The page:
In 1818 Percy Bysshe Shelley wrote to Thomas Love Peacock: “This lake exceeds anything I ever beheld in beauty, with the exception of the arbutus islands of Killarney. It is long and narrow, and has the appearance of a mighty river winding among the mountains and the forests”.
Undoubtedly romantic and beautiful, there’s a reason that Lake Como is Italy’s most visited lake. But with 24 towns and villages that make up Italy’s third largest lake, it can be tough to decide which towns are worthy of a visit during the perfect 3-day getaway. Following our Lake Como itinerary, don’t miss three must visit towns on Lake Como during your stay.
Day 1: Varenna and Lecco
Many people consider the steep hillside village of Varenna to be the most heavenly of all the towns on Lake Como, preferring the charming fisherman’s houses to the showier villas and grandeur of neighbors like Bellagio. And even though tourists do find their way to Varenna either on the short 15-minute ferry ride across the lake from Bellagio or arrive here on the direct train line from Milan, this village is still authentic and very much lived in by its 882 residents. Varenna is one of the true retreats in Italy.
Varenna has actually been inhabited since the Iron Age. Even in the 12th century BC, Varenna was the very center – both commercially and geographically – of Lake Como.
The thing to do in Varenna is relax by the lakeside, enjoy a lingering lunch and visit the gardens of the two villas: Villa Monastero and Villa Cipressi. There’s several touristic waterfront restaurants, and we suggest walking right on by them. Instead head to Al Prato for lunch. It’s located on a quiet little piazza and has a menu of homemade and fresh caught lake fish.
Work off lunch with a trek up the steep, narrow lanes to the Castello de Vezio. As you make your way up through the streets of the village, keep an eye out for all of the water bottles. They’re hard to miss, really, and is a tradition of the residents to keep stray cats from peeing on their doors.
The climb up to Castello di Vezio is well worth the effort. As you climb, a panorama of the lake opens up. From here, it’s easy to see the peninsula where Bellagio is situated and which divides the lake into two parts: Lecco on the left and Como on the right.
Castello di Vezio has been standing on the bluff above Varenna for more than a thousand years. It was built by the order of the Lombard Queen Theodelinda as a military outpost and the strategic location was key to defending the lake and surrounding villages.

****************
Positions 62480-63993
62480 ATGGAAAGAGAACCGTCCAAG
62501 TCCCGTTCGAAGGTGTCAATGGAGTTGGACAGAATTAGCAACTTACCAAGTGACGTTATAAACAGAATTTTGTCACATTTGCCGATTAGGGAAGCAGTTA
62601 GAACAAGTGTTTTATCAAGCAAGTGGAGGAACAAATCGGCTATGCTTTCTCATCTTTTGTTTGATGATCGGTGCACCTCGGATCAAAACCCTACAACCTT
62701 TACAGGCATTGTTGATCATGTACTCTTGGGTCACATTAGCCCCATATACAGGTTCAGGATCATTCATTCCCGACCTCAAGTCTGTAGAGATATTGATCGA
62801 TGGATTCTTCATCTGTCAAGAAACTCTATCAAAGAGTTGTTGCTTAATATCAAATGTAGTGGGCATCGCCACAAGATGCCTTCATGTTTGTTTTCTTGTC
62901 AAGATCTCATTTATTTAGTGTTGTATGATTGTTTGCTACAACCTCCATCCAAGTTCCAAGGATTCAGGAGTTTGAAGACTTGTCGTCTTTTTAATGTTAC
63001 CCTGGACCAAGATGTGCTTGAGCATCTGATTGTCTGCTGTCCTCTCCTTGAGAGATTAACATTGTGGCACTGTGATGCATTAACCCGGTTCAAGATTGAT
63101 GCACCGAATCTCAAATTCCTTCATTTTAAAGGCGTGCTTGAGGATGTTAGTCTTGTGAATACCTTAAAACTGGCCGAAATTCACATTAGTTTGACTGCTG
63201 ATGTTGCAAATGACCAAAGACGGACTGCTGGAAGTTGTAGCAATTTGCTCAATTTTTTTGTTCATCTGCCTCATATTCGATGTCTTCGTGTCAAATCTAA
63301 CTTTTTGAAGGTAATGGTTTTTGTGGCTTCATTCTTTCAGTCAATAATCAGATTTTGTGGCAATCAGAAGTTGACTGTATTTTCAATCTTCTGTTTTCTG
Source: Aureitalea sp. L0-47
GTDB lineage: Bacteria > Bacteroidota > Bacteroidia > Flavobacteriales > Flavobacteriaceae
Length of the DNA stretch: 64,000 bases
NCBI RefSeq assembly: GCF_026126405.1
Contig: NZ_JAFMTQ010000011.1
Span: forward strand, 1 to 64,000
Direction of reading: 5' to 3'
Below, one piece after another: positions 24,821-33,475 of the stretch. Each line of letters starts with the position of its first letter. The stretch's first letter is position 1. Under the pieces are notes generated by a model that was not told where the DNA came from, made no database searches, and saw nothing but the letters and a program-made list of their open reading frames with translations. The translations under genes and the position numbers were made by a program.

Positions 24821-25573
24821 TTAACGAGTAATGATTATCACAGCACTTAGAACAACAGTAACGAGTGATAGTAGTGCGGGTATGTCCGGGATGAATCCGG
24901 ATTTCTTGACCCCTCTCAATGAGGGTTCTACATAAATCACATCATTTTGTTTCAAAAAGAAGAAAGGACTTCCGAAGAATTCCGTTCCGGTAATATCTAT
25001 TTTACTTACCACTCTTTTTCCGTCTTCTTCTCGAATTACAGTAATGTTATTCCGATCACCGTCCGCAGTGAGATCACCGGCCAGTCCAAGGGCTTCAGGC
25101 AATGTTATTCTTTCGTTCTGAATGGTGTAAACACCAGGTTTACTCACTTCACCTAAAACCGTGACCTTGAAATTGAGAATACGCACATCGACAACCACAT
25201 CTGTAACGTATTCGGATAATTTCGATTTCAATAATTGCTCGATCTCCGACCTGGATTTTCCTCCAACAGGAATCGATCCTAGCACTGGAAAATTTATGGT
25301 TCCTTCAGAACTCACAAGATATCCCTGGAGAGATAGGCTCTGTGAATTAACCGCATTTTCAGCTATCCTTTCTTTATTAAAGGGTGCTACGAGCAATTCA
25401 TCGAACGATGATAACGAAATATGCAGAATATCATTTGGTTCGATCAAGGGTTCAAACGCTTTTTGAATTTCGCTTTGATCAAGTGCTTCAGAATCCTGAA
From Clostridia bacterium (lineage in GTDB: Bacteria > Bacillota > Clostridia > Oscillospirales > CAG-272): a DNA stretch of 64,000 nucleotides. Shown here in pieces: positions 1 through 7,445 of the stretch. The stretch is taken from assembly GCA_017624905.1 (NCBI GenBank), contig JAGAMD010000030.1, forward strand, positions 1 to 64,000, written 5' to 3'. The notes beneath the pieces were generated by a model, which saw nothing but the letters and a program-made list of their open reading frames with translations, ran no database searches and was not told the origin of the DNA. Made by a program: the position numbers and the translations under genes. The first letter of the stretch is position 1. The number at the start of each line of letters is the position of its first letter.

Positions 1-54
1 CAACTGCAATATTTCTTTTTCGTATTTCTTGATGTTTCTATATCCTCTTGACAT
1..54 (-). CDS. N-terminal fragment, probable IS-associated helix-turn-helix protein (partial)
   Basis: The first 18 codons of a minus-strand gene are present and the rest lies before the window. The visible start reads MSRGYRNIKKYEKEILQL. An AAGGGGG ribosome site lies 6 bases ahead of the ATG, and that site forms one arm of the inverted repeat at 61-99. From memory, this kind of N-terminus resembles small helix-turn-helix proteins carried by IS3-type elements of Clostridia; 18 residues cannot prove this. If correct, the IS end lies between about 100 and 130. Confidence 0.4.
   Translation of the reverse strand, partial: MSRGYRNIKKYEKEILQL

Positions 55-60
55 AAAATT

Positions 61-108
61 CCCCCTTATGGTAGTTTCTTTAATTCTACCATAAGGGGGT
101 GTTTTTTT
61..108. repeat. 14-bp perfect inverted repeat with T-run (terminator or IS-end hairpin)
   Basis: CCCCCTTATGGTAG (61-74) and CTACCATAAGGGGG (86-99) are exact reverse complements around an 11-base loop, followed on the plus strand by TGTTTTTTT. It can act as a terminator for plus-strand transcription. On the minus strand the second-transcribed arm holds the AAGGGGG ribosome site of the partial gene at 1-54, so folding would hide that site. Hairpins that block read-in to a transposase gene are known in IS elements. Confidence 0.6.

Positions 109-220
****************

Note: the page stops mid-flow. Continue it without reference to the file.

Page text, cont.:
These days the castle has a permanent exhibition and hosts temporary art exhibitions, as well as being home to a falconry. Part of the permanent exhibition is a collection of “ghosts,” which are made from white chalk. Willing tourists who offer to pose in the spring and summer will be covered with gauze and the white chalk to make the ghost sculptures. The sculptures remain in the castle grounds until the snow comes and destroys them, then new ghosts are made again the next spring.
Climb the castle turret for more even more stunning views of Lake Como. The turret also has a permanent collection of Lariosauro. It was a water reptile with a long neck and head that reportedly lived in Lake Como when this mountainous lake was covered by sea some 225 million years ago during the Middle Triassic Period. Most of the species of the Lariosauro have been found in the area of Lake Como, but recently some have also been found in China.
Lariosauro might not just be an extinct dinosaur, either. A fisherman reported seeing a reptile-like creature swimming in Lake Como in 1946. Another reported a creature with webbed feet in 1954. And a diver reported encountering a creature with the head of a crocodile and webbed reptilian feet at a depth of 328 feet in 1957. The sightings went on and on.
Loch Ness might have Nessie, but Lake Como has Lariosauro and nicknamed him Larry, for short. Maybe bring a pair of binoculars and keep your eye out!
While Larry might be a figment of imagination spurred on by the media, Castello di Vezio’s birds of prey are very real – and impressive. The falconry trains and cares for birds of prey, including hawks, a buzzard, a barn owl and a great horned owl. The birds are outside in the olive grove (which is one of the most northerly olive groves in the world) during the day until the training demonstrations, so that visitors can observe the different birds of prey close up. The great horned owl is named Artu and he is one of the few left in the world.
Falconry is an art that has been practiced for thousands of years and was recently inscribed on to UNESCO’s list of intangible heritage of humanity. For the well being of the birds, demonstrations only take place in good weather and when it’s not too hot. But even if the demonstration is not scheduled or is cancelled, you can still observe the birds.